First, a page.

Global warming makes the oceans unable to absorb the heat generated by increased greenhouse gas emissions. But the increase in temperatures in the Mediterranean is so high that it triggers the formation of crystals that in turn emit COtwo.
The warming of the seas and oceans triggers a cascade of secondary effects, among the best known: meltingmelting ice, sea level rise, waveswaves of heatheat underwater and ocean acidification. But, according to the United Nations Climate Action department, there are more and more indicators that show that the oceans are no longer capable of absorbing the greenhouse gases that accumulate in large quantities: they play less and less their role as regulators of the climate, against an “overflow” of polluting particles.
Heat leads to the formation of carbonate crystals.
This process is particularly evident in the Mediterranean: the sea would even enter a stratification phase. It’s about the separationseparation of water between several layers, a process observed in all the oceans and seas of the world. This stratification is characterized by three layers: a surface layersurface layera middle layermiddle layer and a deep layer. The more the warming increases, the more the layers prevent the water from mixing, modifying the exchanges between the CoalCoaloxygen and others nutrientsnutrients.
However, the excessive heat of the eastern Mediterranean during the summer prevents it from absorbing gases, and even more so, from beginning to release them. How ? As stratification increases, density differences between ocean layers also increase: this enhanced stratification leads to the formation of carbonate crystals, which emit COtwo.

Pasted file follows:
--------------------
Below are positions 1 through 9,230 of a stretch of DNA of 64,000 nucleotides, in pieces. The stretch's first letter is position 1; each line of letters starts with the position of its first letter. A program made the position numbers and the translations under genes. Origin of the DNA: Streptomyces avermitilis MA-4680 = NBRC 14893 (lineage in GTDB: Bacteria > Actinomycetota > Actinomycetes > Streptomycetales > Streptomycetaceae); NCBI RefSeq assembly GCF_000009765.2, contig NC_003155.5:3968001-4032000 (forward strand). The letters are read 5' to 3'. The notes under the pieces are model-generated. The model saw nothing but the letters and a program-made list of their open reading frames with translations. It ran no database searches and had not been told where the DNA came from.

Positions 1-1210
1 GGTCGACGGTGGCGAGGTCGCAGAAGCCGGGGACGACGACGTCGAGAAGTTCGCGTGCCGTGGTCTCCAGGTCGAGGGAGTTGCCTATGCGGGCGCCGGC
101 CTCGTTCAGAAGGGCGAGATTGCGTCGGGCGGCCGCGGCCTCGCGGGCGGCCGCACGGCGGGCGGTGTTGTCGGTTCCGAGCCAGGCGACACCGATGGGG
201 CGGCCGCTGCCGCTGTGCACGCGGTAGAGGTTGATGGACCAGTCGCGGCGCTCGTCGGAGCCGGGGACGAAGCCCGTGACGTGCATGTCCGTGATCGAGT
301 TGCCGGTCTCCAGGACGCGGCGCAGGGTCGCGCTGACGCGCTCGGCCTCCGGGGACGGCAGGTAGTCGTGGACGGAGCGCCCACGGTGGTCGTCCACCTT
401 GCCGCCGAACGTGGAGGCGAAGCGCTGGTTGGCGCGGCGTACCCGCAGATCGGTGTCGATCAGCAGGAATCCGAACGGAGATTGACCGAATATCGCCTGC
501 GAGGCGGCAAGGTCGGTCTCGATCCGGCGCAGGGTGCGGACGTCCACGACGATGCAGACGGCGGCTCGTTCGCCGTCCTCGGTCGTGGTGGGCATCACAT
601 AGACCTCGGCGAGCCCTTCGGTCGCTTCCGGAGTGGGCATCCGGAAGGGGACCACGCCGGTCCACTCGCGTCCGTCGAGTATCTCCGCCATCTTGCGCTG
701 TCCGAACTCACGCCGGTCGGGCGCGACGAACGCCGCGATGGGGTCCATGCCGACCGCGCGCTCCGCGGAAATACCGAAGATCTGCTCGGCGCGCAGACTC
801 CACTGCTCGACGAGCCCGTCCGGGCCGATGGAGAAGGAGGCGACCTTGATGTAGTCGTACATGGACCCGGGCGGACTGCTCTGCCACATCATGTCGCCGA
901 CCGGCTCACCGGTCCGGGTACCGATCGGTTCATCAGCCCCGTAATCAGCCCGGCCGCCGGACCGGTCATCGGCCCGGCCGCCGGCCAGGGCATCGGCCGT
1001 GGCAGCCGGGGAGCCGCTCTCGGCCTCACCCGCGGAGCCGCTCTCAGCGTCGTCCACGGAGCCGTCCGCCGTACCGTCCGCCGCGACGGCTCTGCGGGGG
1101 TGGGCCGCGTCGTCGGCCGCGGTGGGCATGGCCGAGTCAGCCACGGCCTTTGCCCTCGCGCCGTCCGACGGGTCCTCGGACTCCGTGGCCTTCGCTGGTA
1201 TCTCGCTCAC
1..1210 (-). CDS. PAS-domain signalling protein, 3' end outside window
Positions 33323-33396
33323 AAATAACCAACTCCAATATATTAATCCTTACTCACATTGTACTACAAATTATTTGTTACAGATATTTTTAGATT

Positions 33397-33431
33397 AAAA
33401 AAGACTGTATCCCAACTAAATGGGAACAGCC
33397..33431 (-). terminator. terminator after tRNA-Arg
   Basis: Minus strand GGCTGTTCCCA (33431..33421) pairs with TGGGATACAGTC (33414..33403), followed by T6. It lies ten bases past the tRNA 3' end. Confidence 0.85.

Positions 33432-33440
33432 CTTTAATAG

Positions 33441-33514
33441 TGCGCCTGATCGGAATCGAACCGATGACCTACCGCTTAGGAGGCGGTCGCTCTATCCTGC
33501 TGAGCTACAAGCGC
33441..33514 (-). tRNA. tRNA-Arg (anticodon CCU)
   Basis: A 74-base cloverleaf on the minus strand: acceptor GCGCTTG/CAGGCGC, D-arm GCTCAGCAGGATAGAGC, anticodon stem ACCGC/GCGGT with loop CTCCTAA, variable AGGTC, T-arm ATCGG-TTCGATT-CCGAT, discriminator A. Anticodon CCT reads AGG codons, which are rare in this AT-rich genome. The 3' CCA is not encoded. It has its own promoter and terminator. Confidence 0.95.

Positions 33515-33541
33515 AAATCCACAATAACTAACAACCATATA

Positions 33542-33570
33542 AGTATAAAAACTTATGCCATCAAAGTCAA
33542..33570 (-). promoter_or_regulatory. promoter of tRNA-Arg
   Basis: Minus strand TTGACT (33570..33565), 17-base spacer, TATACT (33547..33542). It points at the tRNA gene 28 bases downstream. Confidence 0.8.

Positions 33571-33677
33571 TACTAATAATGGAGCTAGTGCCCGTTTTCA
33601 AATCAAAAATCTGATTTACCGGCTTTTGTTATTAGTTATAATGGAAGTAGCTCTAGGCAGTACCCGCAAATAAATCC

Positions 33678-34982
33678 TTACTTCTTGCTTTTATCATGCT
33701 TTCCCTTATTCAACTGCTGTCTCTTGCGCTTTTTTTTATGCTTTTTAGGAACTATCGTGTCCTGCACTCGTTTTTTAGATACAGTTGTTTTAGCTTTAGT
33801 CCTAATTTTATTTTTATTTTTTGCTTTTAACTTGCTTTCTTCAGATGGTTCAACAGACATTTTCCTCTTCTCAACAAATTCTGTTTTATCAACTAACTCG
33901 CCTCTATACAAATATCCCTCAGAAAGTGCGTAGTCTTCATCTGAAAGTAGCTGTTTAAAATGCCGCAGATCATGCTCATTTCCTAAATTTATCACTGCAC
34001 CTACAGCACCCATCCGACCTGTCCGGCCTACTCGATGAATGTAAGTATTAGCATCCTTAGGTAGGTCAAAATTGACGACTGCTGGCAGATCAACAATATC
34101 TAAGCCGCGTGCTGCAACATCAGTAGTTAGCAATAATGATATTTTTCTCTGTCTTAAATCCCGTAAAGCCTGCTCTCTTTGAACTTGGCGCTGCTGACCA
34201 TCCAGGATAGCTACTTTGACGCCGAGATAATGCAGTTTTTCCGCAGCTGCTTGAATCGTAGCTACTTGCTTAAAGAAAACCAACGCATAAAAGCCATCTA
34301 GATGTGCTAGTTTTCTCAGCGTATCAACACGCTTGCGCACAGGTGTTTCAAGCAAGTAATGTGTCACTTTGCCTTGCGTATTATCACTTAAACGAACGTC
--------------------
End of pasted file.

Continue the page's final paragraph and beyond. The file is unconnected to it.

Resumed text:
A phenomenon aggravated by contamination by microplastics
15% of the gases emitted into the atmosphere over the Mediterranean Sea come from these crystals. A process that could be accelerated by two factors: the continuous increase in the temperature of the water, but also the contamination that allows the crystals to agglutinate. Increased industrialization, coastal settlements and tourism have led to highly polluted waters in many coastal areas of the Mediterranean.
Due to the weakness movementsmovements since tidestides and currents in the region, pollution tends to stay close to its source in the Mediterranean, and not be diluted as it is in other seas and oceans. The authors assume that these crystals probably need a nucleus to form: contaminant particles, in particular microplastics. The Mediterranean Sea is, in fact, one of the most polluted bodies of water in the world by microplastics.